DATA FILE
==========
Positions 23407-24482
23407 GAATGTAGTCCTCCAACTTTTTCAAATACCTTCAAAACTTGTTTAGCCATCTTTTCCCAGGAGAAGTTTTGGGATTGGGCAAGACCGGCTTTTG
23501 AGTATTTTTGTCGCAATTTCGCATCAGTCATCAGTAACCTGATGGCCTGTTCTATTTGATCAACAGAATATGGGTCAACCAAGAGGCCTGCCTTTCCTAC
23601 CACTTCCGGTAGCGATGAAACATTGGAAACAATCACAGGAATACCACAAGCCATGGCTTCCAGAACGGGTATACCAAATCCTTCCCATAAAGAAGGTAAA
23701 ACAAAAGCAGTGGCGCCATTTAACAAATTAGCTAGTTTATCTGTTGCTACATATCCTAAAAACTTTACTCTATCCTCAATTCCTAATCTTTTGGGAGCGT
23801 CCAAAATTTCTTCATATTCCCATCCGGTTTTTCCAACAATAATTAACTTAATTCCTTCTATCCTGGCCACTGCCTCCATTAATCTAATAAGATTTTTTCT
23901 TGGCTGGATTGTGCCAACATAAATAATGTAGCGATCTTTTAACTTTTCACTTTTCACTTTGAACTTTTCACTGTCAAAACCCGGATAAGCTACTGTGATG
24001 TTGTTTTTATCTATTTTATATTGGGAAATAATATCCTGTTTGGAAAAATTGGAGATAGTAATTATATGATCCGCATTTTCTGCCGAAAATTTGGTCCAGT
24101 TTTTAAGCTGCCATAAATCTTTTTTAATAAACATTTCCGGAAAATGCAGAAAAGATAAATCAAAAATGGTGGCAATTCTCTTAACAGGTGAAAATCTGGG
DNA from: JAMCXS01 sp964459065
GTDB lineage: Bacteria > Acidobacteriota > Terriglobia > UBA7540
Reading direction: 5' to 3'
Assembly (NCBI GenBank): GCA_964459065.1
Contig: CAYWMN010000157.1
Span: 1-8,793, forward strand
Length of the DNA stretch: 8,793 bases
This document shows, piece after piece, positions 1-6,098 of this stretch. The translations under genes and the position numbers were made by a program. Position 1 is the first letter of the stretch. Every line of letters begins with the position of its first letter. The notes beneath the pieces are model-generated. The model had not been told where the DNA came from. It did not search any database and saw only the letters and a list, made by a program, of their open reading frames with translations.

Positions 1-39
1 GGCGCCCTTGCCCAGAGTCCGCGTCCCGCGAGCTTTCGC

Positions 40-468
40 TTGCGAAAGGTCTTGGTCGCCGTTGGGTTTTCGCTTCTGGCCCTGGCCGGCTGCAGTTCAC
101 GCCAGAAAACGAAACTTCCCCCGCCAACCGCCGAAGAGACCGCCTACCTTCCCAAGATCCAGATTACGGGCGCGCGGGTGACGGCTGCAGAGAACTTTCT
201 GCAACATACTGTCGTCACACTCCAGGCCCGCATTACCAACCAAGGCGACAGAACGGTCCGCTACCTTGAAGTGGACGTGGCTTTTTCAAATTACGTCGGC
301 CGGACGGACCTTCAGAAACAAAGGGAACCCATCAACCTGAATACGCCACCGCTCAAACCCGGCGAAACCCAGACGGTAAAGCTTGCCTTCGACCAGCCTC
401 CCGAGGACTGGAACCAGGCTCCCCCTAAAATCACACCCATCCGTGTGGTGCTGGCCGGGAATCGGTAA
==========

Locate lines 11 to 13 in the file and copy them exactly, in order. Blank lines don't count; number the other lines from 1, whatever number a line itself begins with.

GTDB lineage: Bacteria > Acidobacteriota > Terriglobia > UBA7540
Reading direction: 5' to 3'
Assembly (NCBI GenBank): GCA_964459065.1